When developing software, teams discuss what can be done and what cannot be done given available resources, skills and technology. Three dimensional scopes visualize the potential for this kind of negotiation: they question breadth, depth and the newness of features. This comes in especially handy, when the scope appears to be tightly defined.
Agile teams strive to achieve a vision given a rather fixed but reasonable budget (time and money). Even though this results in a flexible scope, expectations are usually much higher than what can be achieved. Investing into those features that really count is important.
When replacing a legacy system or in a competitive market where a set of features is demanded by customers, the feature scope is quite fix. As the available budget (time and money) is usually also quite small, the risk of failure becomes especially high. Stretching the budget a little is probably ok, but doing this repeatedly resulted too often in really big failures. Much better is to descope things. However, what to descope?
In both situations, the team needs to open the room for negotiating the scope. And to find that room for negotiating, here are three dimensions of scope:
- Breadth: The set of features a product offers.
- Depth: The level of sophistication achieved.
- Newness: The amount of innovation in terms of technology, market impact or organizational change enabled.
Breadth – free resources by reducing features
A team probably starts the negotiation with the breadth of features: Which features do customers and users really need? What will be the impact of not delivering a feature?
A good way to lead this discussion is to have a close look at users and customers and what they want to achieve and how: i.e. their journey or in a B2B context, the process your product supports. Where can the product add great value? Can we adapt the process and remove complex or useless steps? If a team did not look from this side so far, they will quickly spot features where value and costs don’t add up and do a significant descoping.
Looking at the journey will also bring up additional features offering great value to customers and users. Thus two more points of discussion can be led. First, features that contribute only little to the vision should be descoped. Second, a team does not need to realize all the identified potential at once. Usually, only a part of it is already ample for a worthwhile business case.
Here thus the three approaches to reduce the feature breadth:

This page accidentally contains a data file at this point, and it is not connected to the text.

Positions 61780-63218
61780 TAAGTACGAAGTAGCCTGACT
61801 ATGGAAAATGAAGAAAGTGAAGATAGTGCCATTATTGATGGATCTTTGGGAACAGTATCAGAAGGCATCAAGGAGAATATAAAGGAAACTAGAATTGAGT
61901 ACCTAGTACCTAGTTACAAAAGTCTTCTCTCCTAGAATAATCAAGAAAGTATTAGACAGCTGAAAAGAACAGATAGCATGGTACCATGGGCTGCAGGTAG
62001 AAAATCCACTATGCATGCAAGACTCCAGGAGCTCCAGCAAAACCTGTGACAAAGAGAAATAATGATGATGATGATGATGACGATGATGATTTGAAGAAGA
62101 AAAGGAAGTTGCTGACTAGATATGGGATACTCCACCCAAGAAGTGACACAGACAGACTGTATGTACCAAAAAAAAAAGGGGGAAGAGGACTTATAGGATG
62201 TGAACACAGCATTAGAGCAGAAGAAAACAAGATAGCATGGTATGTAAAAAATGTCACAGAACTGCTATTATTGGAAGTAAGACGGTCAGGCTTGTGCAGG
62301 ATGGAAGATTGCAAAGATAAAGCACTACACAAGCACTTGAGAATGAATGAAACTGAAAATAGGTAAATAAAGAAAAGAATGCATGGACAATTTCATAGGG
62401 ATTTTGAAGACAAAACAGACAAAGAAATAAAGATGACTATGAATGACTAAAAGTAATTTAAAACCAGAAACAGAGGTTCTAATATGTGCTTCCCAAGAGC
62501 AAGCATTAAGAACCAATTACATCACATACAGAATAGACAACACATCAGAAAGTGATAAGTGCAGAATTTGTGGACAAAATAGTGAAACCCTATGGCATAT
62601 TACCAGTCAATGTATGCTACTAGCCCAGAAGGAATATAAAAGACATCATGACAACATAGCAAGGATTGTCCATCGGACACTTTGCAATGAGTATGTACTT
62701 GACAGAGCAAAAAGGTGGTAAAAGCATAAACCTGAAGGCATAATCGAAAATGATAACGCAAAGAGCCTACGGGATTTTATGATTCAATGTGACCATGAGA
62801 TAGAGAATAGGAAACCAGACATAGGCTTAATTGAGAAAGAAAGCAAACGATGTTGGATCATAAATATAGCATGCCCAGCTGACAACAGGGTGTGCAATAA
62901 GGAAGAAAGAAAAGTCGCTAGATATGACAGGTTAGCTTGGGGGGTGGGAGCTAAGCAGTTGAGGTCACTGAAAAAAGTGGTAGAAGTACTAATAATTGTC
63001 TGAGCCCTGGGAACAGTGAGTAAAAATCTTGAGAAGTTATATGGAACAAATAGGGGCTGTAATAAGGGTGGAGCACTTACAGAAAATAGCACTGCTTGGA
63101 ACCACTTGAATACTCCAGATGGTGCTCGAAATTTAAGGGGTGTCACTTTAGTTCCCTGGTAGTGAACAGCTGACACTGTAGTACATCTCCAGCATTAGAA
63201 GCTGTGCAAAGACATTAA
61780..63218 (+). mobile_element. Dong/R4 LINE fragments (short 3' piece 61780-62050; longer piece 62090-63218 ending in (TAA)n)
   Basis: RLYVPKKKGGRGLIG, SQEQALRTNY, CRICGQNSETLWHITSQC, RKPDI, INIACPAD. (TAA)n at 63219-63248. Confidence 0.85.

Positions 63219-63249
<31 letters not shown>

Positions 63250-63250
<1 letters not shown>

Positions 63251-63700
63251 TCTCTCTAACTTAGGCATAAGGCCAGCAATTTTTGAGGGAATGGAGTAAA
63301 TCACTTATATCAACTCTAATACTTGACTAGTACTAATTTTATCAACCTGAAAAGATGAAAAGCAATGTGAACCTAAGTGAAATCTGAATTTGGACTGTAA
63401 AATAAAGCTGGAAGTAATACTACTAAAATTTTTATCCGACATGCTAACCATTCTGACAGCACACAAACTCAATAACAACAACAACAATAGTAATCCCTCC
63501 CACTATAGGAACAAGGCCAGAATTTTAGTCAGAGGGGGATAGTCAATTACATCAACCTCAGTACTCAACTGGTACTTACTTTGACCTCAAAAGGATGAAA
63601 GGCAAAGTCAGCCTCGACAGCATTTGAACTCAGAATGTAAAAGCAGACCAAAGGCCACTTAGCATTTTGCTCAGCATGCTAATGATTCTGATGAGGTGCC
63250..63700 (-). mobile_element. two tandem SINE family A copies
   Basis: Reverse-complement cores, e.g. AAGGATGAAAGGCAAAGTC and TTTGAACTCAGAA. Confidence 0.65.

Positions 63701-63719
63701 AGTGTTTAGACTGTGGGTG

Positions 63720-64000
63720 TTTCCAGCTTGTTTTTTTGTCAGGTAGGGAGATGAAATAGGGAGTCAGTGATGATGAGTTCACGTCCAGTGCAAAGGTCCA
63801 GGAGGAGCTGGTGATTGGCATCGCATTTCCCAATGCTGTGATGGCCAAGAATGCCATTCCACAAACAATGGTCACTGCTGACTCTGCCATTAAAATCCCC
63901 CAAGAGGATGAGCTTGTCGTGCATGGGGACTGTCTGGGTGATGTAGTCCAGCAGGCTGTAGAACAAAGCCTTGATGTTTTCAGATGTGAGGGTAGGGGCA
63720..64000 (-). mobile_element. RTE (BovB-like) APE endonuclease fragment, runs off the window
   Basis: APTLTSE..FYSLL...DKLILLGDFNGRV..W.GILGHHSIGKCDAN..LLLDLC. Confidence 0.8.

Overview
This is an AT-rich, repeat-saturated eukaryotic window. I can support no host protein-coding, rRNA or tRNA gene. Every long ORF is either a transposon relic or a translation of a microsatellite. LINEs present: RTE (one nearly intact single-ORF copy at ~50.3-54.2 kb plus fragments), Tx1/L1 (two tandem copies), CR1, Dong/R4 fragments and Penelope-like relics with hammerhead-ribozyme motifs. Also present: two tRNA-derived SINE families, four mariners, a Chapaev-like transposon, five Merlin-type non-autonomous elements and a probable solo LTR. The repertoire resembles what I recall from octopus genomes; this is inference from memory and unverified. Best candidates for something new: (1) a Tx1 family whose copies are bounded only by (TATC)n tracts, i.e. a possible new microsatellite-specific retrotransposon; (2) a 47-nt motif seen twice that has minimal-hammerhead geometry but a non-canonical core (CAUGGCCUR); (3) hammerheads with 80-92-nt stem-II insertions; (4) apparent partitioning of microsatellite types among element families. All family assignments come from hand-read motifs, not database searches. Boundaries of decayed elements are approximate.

- Vision: Descope features that do not contribute much to the vision.
- Value vs. cost: Descope features with little value for customers and users given the costs.
- Total value: Descope features to a degree, that a sufficiently big step forward can be made.
Depth – free resources by reducing complexity
The team can discuss the depth needed for a feature. What are the essential things so it can be used at all? Which things make it compliant with regulations and what to add to address security threats? Is it worthwhile to add comfort functions or to cover more special cases so users can use the feature much more smoothly? Is this feature even a significant part of the unique selling proposition and should therefore impress customers and influencers?
Teams develop features based on a foundation. The foundation usually needs a significant investment but offers relatively little value for customers. Once the foundation is built, some low hanging fruits offer good value for customers with little additional effort. If a team can reduce the depth of a feature and by that descope a significant part of the foundation, they free time to harvest a few low hanging fruits instead. Done well, the complexity of the feature is reduced and thus all the up-coming maintenance work will be reduced as well.
Newness – free resources by reducing iterations
Finally, the team can also discuss the amount of innovation to bring with a feature. Is the feature basically a copy of what was before? Is it a next step with major improvements and updated technology? Or does the feature even jump ahead and enables a major organizational change, opens the door to a different market or takes up an up-coming technology?
If a team rebuilds something they already did – with minor adjustments – they can often just specify, do and then test it. Thus they might just need one iteration and deliver a great solution. In contrast, radically innovative features imply significant changes for customers, users, the organization and the technology used. It will take several iterations to get it right. These iterations start already in discovery and continue well into life time of a product.
The bigger the leap, the more fails and iterations will be needed and the investment multiplies. A huge potential for cost savings.
Visualize the scope
Teams can reduce the scope significantly along the three dimensions. However, no price can be gained by delivering the bare essentials with no innovation, at least usually. It’s about finding the right focus: where does it pay off to be innovative or to deliver full depth? Where do you just copy the essential stuff and stick with it?
A feature chart can help a team visualize where to focus on: the team’s 3D scope. Side by side with a vision, this gives a great overview over what to achieve. For longer developments, where you create business scenario (see Business scenarios and 6 slicing patterns for product owners), the team can create such a map for each business scenario, showing how the feature set evolves over time.